Regulators and Utilities: The Ball’s in Your Court
Chris King is president, eMeter Strategic Consulting, co-chair of the Demand Response and Advanced Metering Coalition, chair of the Demand Response Committee of the Silicon Valley Leadership Group, and a frequent witness in state and federal regulatory proceedings. Contact him at email@example.com.
Are the smart-metering provisions of EPACT 2005 a good thing? The answer, like most things in life, is, “It depends.” Looked at holistically, the opportunity is great. Viewed incrementally, it’s empty words on paper. It’s up to regulators and utilities to take the initiative.
EPACT 2005 establishes a new federal policy that demand response is a preferred resource. It requires the Federal Energy Regulatory Commission and Department of Energy to report on, promote, and remove barriers to demand response and smart-meter installation. It provides research and development funding. It instructs state PUCs to determine whether universal smart-meter deployment is in the public interest. And it sets a new national standard for all utilities, including municipals and co-ops, to offer time-based rates and smart meters to all their customers.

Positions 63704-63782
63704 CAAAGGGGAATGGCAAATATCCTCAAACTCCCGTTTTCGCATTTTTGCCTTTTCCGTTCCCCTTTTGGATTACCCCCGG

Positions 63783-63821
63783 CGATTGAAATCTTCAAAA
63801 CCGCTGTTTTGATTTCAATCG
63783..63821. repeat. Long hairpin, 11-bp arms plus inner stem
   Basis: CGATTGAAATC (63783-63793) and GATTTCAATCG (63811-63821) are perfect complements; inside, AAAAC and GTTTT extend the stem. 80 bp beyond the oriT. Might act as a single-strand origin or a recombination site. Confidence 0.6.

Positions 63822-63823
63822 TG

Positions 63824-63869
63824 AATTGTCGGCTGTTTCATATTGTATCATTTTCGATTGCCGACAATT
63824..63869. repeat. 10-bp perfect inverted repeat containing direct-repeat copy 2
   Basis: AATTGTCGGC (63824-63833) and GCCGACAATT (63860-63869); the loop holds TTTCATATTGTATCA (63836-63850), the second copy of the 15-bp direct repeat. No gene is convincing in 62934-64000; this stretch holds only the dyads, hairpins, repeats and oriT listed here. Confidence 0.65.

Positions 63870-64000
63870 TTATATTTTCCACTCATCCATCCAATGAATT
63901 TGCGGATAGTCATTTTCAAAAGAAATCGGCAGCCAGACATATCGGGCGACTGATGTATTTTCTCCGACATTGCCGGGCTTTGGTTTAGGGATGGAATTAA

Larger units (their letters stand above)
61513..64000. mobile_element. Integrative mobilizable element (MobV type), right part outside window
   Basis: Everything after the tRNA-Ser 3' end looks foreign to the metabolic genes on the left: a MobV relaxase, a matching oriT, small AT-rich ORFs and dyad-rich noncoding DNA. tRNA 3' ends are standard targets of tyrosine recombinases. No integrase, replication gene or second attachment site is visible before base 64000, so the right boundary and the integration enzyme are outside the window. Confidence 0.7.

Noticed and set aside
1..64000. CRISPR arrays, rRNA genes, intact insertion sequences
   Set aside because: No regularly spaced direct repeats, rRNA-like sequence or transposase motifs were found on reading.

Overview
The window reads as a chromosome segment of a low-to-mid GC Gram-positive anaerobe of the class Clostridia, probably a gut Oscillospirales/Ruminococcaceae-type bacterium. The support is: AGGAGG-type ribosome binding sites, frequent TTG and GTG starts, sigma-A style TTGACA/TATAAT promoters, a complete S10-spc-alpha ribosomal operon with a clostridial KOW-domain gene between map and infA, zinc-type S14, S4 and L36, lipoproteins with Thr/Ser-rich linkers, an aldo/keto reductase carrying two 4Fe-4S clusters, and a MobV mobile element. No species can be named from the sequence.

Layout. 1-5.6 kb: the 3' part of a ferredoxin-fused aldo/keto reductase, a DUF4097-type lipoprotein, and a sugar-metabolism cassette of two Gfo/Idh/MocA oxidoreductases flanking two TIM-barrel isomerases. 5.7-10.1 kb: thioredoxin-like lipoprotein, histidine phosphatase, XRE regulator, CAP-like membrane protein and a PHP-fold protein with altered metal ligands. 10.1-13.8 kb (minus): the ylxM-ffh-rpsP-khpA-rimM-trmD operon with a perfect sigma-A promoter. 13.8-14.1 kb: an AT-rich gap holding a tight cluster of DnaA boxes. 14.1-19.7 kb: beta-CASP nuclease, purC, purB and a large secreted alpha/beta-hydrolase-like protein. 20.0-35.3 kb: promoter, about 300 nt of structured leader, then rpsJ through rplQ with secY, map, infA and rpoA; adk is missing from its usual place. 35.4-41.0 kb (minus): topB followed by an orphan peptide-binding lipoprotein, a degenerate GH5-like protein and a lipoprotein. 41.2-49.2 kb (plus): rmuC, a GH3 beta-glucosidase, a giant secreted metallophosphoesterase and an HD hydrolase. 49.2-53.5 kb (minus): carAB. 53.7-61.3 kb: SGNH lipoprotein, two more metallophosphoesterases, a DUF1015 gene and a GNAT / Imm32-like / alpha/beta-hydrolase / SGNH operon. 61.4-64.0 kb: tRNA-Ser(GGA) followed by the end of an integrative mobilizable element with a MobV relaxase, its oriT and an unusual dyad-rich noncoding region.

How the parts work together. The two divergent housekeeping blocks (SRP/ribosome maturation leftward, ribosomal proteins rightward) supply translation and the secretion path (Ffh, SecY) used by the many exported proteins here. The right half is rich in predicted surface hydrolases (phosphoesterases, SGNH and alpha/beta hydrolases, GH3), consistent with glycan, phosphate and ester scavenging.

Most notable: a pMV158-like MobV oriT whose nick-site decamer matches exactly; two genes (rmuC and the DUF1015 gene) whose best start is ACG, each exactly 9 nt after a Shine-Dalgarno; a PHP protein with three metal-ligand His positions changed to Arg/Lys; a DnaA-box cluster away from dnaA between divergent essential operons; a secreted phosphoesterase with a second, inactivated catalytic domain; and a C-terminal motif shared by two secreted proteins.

Most utilities have wanted for years to put their meters on line via fixed network AMR systems. These “smart meters” would reduce operating costs, enhance customer service, and improve outage response. These operating savings cover the majority of smart meter costs, but not always the full cost.